The plaintiff testified that he was the president of the corporation which operates the Dunes Hotel in Las Vegas. He stated that he had known Fiano for several months prior to the evening in question. The witness said it was his custom to carry large sums of money on his person and that he had $15,000 with him when he entered Lucey's restaurant on the evening of May 13, 1958 with Fiano and others. He further stated that upon leaving Lucey's they all went to a night club on La Cienega Boulevard in Beverly Hills. He said that at the night club Fiano, who knew plaintiff had the money with him, suggested, ‘that I let him keep the money, because he was going home and I was going out for the evening and I had been drinking. And he would return it to me the following morning.’ The money was turned over to Fiano in the presence of the others present. Soffer, Lakin, the witness (Riddle) and ‘a lady friend’ proceeded to a hotel. The next morning a call was received from Fiano asking him to come out to his home for breakfast. About 11:00 or 12:00 a.m. on May 14th apparently another call was received from Fiano to the same effect. However, Fiano agreed during the conversation to come to the plaintiff's hotel room. While waiting for Fiano a telephone call was received from Miss Haddad who stated, ‘You had better come out and get your money. The narcotics people have Lou under arrest and you had better come out and claim your money.’ The witness went to Fiano's and there he saw the narcotics agents and he made a demand for the money and was refused. Fiano was in financial distress.

Miss Haddad testified that she had known Fiano for three years and Ruth Conte for about one and one-half years. She said she was at Lucey's restaurant with the group and went to the night club on the night in question. She further stated, ‘While we were at Slate Brothers (the night club), I was sitting by Mr. Riddle, and Mr. Fiano and I saw Mr. Riddle hand Mr. Fiano the money.’ She was not present the next day when Riddle appeared at Fiano's and made a demand for the money but she, at that time, was in her own apartment in the same building. Fiano was having financial problems and she did not know whether he owned other property. She had met Ruth Conte in Los Angeles and had seen her in Brooklyn, N. Y., where Ruth Conte lived. The establishment where Ruth Conte lived was not a pretentious one; that she had made gifts to Ruth Conte who suffered from Hodgkin's disease and that Ruth's husband was a vegetable clerk.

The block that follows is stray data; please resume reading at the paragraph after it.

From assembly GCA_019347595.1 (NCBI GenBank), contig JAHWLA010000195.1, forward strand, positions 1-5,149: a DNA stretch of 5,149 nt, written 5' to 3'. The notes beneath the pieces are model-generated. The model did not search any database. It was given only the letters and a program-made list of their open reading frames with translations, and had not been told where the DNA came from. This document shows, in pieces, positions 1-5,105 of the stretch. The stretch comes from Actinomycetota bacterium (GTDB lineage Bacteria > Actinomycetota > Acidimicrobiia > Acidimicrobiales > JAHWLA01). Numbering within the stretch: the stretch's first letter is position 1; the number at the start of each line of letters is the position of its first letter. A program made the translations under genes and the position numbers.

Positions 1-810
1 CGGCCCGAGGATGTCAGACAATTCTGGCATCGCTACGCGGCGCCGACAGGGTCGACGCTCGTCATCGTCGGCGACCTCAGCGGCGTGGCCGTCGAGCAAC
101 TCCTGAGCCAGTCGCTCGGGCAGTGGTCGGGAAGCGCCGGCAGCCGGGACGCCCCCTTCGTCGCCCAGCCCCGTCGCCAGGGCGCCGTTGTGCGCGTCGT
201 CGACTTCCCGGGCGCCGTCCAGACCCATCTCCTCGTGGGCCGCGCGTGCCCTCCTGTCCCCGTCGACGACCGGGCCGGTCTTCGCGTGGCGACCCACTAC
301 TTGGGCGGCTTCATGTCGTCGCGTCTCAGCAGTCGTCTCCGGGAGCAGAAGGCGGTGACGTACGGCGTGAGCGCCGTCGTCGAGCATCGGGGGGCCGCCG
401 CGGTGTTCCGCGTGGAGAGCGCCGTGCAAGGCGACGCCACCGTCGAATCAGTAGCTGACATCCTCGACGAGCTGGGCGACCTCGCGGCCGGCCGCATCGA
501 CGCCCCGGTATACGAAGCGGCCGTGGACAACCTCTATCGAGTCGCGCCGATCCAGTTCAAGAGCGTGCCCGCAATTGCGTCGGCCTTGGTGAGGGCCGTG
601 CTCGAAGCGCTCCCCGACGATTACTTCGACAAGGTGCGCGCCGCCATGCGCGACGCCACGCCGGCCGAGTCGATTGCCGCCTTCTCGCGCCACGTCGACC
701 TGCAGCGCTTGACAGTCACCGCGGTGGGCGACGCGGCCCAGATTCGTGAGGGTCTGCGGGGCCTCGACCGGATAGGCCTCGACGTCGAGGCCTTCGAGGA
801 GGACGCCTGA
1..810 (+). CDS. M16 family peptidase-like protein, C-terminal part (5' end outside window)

Upon presenting the above stated evidence the plaintiff rested his case. The judge gave some indication that he would not be disposed to grant a judgment for the plaintiff under the circumstances. The plaintiff then offered into evidence the lis pendens which was on file and Exhibit ‘A’ which was the written statement of Fiano. The attorney also took the witness stand and testified that on May 15, 1958 he had gone to the county jail and met Fiano at which time Fiano had stated that ‘he had moneys delivered by Mr. Riddle and that they had been seized by the government.’ Based upon Fiano's statement, the affidavit (Exhibit1 ‘A’) was prepared and the (Nadel) had then notarized it. The deed from Fiano to Conte was also offered into evidence.

When asked by the judge about his theory of a recovery, counsel indicated that the sister (Conte) apparently did not have the means to pay any money to Fiano and that, therefore, Fiano must not have received any consideration for the property.